But the cynical picture is still too simple. It misses that many criticisms of these two doctrines are cross-ideological, longstanding, and intensifying. It omits how the doctrines’ initial designs facilitated later ideological exploitation. And it fails to see, perhaps even dismisses, valuable modes of doctrinal reform and recalibration. These two doctrines may have been molded by ideological currents, but they also help to direct those same currents.

Posted by Richard M. Re on October 10, 2019 at 08:35 AM | Permalink


To be clear, Howard's point is my point exactly. I don't think one can compare between the clarity threshold involved in saying whether it's clear if a statute means x or y, and the clarity threshold involved in saying whether it's clear under some cases if a police officer violated the Fourth Amendment when he shot the dog on a leash who was baring his front teeth, but not acting that viciously. These are very different kinds of questions about very different kinds of legal materials.

I don't get your first rejoinder at all, because it isn't as if you could decide 1983 or habeas cases on the basis of statutes instead of "relatively specific judicial decisions." They involve constitutional claims, so what statutes can one look to? On your second point, I don't think lenity breaks from the pattern; it's just Chevron intensified and quite the opposite of qualified immunity, and if anything tends to support my suggestion that statutory ambiguity and doctrinal ambiguity are categorically different kinds of things.

On avoidance, my response is more complicated. Avoidance may or may not have a less demanding ambiguity threshold than Chevron; I tend to think that as practiced by most people, it doesn't, but that practiced by some judges, it does. If it is less demanding in practice, that has nothing much to do with predictability vs. certainty (you don't claim that avoidance is any more about predictability than Chevron is), and I don't think it defuses the objection I'm gesturing towards that statutory clarity and as-applied doctrinal clarity are entirely different things and the latter generally requires more clarity. Rather, whatever difference we do see between Chevron and avoidance is probably only a function of some judges' antipathy towards Chevron and disinclination to apply it in good faith, on the one hand, and, on the other, what you call the Court's enthusiasm for avoidance, which leads to bad-faith findings of ambiguity. The same people who like avoidance are also wont to make very doubtful claims of ambiguity in cases where a statute's seemingly clear meaning merely leads to an unpleasant but constitutional result (King v. Burwell, Yates); at the same time, judges who are normally enthusiastic about avoidance will go out of their way to avoid avoidance when there's a constitutional question they're interested in reaching (Citizens United). Cases like Northwest Austin or Bond stand, to me, neither for what avoidance is really about as implemented in the minerun of cases, nor, contra your Green Bag article, for a conception of statutory ambiguity that can be taken remotely seriously or even that the authors of those opinions take seriously or have any intention to implement on a regular basis in any context (including avoidance cases), but only for the proposition that if the Court really wants to put off deciding a difficult or highly politicized constitutional question, or really wants to rewrite a statute they really don't like, it's always possible to find a way to say any statute's ambiguous, even if in doing so one makes very little sense.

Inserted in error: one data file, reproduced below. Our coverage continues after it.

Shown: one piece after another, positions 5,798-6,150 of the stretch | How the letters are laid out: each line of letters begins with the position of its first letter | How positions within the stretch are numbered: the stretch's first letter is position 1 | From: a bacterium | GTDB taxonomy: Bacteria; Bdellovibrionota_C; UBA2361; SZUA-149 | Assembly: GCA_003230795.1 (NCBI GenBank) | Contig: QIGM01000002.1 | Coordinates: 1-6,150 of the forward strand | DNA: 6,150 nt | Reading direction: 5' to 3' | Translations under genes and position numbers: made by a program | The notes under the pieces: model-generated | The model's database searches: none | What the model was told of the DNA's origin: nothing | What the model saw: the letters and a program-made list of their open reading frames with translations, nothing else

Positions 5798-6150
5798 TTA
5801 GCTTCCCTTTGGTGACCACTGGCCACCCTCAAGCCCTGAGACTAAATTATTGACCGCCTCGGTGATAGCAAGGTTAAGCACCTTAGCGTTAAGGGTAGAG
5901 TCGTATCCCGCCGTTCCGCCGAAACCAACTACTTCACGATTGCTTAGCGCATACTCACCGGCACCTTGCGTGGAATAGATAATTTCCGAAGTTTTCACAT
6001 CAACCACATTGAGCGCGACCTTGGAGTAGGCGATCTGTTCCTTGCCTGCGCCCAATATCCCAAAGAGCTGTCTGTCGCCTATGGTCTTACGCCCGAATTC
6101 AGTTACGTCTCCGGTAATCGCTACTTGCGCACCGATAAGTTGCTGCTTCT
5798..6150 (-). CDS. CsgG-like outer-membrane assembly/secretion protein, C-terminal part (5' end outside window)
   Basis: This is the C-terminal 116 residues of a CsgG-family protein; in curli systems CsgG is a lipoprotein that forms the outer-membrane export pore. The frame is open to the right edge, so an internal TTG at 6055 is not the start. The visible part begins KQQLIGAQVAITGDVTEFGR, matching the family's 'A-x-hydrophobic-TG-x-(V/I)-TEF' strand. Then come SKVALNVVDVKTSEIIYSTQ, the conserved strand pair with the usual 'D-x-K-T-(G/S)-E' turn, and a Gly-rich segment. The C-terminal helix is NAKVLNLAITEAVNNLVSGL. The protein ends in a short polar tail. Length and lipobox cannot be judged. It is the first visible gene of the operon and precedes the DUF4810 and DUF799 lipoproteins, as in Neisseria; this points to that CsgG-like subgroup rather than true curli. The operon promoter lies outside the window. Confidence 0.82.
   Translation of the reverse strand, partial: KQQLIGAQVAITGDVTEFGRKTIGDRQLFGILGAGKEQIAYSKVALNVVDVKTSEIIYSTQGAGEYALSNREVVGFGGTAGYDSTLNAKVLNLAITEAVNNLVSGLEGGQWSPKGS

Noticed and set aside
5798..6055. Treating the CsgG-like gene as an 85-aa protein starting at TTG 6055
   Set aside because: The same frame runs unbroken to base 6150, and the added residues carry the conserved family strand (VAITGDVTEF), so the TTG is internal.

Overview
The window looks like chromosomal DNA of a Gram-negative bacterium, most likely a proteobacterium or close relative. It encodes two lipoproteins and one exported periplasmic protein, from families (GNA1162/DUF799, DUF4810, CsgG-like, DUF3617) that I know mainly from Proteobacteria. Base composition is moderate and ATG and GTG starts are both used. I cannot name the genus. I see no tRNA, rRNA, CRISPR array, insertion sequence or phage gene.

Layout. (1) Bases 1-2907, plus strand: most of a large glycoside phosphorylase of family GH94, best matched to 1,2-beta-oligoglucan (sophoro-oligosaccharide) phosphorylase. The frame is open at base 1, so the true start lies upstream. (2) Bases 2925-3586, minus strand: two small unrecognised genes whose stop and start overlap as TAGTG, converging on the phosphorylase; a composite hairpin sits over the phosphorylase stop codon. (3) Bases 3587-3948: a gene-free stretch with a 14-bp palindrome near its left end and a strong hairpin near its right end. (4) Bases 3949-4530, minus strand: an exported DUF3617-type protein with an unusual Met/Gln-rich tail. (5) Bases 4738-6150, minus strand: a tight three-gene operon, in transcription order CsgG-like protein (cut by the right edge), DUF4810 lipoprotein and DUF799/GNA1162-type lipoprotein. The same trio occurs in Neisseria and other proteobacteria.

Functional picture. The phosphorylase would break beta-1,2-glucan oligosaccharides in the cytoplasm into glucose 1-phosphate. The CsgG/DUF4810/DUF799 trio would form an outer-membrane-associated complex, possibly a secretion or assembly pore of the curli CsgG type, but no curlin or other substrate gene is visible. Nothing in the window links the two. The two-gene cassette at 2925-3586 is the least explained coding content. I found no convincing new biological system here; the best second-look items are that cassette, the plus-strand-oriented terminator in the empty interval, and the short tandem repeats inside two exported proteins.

Posted by: Asher Steinberg | Oct 10, 2019 7:47:13 PM

Does it make a difference that the clarity in Chevron is of a statute, while the clarity in Q/I is about a mass of case law arising from a range of (factually similar???) controversies?

Posted by: Howard Wasserman | Oct 10, 2019 5:56:06 PM

Many thanks to all.

Orin: I completely agree that clarity thresholds should be set based on the purposes or “competing interests” of the relevant doctrines. That is actually a central claim in the full article. But that point alone only tells us to expect differences; it doesn't tell us what differences to expect and so can't fully explain the points discussed in the post, such as why Chevron is criticized as vacuous, whereas QI keeps getting ratchetted up. To see why that is happening, we also have to think about perspectival differences. Also, most of the examples you gave don’t involve legal clarity, but instead focus on facts or non-clarity, and so seem less apt as comparators.